To merely exist as a white person today is to hold black people and Latino people down. That is what the liberals and progressives want everyone to believe as they blame “whiteness” as the primary cause for the educational inequality in our nation.
The fallacy is being escalated by Evanston Township High School located in Evanston, Illinois. New classes are being held that are reintroducing segregation into the school and our nation in a whole new way. The goal is to “shrink [the] learning gap” that is occurring between black, Latino, and white students, The Wall Street Journal reported.
SEGREGATION: Chicago area schools offer black students the option of going to classrooms free from Jewish and/or white students. When a WSJ reporter arrived at a public meeting to learn more, a district spokeswoman said she would cancel the meeting if the reporter didn’t leave. pic.twitter.com/EYfRCAFDMN
— @amuse (@amuse) November 27, 2023
The cause of this gap is being blamed on the existence of whiteness in the school. Public school officials believe that whiteness is a distraction to black and Latino students. These students need it to go away in order to perform, I guess. As a result optional courses have been set up to exclude the white element. The fact that they are optional bypasses any legal issues that could arise due to antidiscrimination laws, according to education lawyers.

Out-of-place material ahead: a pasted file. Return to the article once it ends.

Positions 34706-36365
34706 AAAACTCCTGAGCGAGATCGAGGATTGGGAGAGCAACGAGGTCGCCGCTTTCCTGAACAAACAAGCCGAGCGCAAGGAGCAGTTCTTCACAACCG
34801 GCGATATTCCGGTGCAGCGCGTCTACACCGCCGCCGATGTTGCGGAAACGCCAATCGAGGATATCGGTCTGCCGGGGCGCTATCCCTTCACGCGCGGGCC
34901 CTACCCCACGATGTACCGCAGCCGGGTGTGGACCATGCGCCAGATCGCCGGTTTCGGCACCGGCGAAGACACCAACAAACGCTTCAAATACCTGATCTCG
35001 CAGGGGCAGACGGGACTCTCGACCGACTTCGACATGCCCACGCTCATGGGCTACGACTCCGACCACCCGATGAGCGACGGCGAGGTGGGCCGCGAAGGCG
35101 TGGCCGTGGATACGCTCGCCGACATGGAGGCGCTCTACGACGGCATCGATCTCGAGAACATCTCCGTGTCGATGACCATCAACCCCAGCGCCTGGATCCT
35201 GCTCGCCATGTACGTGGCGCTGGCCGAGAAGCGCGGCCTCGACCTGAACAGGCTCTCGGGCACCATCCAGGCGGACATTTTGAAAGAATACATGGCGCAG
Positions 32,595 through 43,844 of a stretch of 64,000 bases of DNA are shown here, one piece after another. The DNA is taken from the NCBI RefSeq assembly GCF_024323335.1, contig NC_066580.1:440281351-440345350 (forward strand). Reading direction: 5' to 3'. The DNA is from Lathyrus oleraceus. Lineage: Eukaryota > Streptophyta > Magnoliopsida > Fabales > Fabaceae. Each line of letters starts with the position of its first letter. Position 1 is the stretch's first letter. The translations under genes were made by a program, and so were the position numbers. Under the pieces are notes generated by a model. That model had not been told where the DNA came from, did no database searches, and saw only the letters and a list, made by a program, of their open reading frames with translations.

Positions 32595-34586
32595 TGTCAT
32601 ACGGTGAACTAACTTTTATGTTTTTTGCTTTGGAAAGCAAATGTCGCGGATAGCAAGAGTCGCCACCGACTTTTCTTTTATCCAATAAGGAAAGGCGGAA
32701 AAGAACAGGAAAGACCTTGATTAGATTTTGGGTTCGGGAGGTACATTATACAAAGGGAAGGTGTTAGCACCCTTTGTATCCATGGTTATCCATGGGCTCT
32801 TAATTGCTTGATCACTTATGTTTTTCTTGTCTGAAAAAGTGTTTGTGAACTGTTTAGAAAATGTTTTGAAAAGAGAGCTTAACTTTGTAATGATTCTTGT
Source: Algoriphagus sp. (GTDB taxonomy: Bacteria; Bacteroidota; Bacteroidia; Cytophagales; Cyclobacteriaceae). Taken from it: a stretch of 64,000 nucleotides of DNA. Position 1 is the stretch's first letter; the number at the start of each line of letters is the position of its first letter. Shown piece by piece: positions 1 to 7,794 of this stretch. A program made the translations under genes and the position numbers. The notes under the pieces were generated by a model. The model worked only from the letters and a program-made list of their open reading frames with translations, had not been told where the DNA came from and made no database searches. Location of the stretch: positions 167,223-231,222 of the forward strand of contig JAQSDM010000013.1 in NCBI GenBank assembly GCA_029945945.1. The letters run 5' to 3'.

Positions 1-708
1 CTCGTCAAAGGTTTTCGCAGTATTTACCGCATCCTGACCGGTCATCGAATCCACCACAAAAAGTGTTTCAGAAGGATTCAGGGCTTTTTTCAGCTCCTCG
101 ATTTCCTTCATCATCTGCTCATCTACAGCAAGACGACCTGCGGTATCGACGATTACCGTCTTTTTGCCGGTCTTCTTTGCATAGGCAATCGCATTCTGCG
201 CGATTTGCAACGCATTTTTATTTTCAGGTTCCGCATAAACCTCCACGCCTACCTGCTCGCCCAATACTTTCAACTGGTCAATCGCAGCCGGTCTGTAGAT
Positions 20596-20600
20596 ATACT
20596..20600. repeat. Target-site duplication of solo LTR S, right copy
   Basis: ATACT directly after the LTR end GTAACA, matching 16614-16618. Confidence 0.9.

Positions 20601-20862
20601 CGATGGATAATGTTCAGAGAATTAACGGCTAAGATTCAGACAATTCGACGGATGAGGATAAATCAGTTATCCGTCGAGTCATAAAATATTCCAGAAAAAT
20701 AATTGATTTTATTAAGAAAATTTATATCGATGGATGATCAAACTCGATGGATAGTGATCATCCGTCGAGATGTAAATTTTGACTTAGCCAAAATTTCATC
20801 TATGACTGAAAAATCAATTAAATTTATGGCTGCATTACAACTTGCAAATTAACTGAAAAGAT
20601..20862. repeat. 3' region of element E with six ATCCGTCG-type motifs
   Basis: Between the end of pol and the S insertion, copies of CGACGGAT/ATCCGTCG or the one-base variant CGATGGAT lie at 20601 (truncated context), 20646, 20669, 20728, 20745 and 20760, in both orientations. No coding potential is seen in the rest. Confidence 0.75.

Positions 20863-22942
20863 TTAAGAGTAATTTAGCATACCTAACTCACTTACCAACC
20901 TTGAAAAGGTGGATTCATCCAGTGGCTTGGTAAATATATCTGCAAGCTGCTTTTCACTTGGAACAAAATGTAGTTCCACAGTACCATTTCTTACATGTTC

Called affinity classes, 200 black and Latino kids have voluntarily signed up for math classes and a writing seminar made up of kids of a single race taught by a teacher of color, according to the Journal. These classes separate white students from black and Latino students. It’s a band-aid solution, in my opinion, much easier to latch onto than the actual root causes of black and Latino students’ under performance.
Black and Latino parents and kids in the school district should be furious. These children are being sold short and set up to fail under the guise of eliminating prejudice. They are being excused from reality and the very field that will challenge them to achieve in a safe environment, so they can go out and successfully conquer the real, much tougher world.